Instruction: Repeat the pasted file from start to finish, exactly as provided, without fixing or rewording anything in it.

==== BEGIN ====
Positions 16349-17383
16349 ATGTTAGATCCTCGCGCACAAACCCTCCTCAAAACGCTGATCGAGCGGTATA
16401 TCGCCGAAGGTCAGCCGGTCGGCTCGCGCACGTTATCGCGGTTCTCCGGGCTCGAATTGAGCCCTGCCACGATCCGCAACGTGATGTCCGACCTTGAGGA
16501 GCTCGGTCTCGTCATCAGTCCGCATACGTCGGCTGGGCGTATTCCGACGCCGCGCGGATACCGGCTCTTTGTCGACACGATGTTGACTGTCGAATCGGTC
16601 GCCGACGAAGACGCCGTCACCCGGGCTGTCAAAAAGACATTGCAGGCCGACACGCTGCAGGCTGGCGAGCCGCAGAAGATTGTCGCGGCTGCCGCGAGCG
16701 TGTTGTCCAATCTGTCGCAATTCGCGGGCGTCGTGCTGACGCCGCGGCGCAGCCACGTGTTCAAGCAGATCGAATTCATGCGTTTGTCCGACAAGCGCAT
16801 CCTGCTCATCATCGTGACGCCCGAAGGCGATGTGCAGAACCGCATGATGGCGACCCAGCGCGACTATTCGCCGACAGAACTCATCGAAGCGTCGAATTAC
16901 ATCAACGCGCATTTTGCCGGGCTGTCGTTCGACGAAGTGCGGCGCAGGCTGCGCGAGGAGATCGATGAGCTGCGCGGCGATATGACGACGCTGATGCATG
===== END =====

Positions 16349-17383
16349 ATGTTAGATCCTCGCGCACAAACCCTCCTCAAAACGCTGATCGAGCGGTATA
16401 TCGCCGAAGGTCAGCCGGTCGGCTCGCGCACGTTATCGCGGTTCTCCGGGCTCGAATTGAGCCCTGCCACGATCCGCAACGTGATGTCCGACCTTGAGGA
16501 GCTCGGTCTCGTCATCAGTCCGCATACGTCGGCTGGGCGTATTCCGACGCCGCGCGGATACCGGCTCTTTGTCGACACGATGTTGACTGTCGAATCGGTC
16601 GCCGACGAAGACGCCGTCACCCGGGCTGTCAAAAAGACATTGCAGGCCGACACGCTGCAGGCTGGCGAGCCGCAGAAGATTGTCGCGGCTGCCGCGAGCG
16701 TGTTGTCCAATCTGTCGCAATTCGCGGGCGTCGTGCTGACGCCGCGGCGCAGCCACGTGTTCAAGCAGATCGAATTCATGCGTTTGTCCGACAAGCGCAT
16801 CCTGCTCATCATCGTGACGCCCGAAGGCGATGTGCAGAACCGCATGATGGCGACCCAGCGCGACTATTCGCCGACAGAACTCATCGAAGCGTCGAATTAC
16901 ATCAACGCGCATTTTGCCGGGCTGTCGTTCGACGAAGTGCGGCGCAGGCTGCGCGAGGAGATCGATGAGCTGCGCGGCGATATGACGACGCTGATGCATG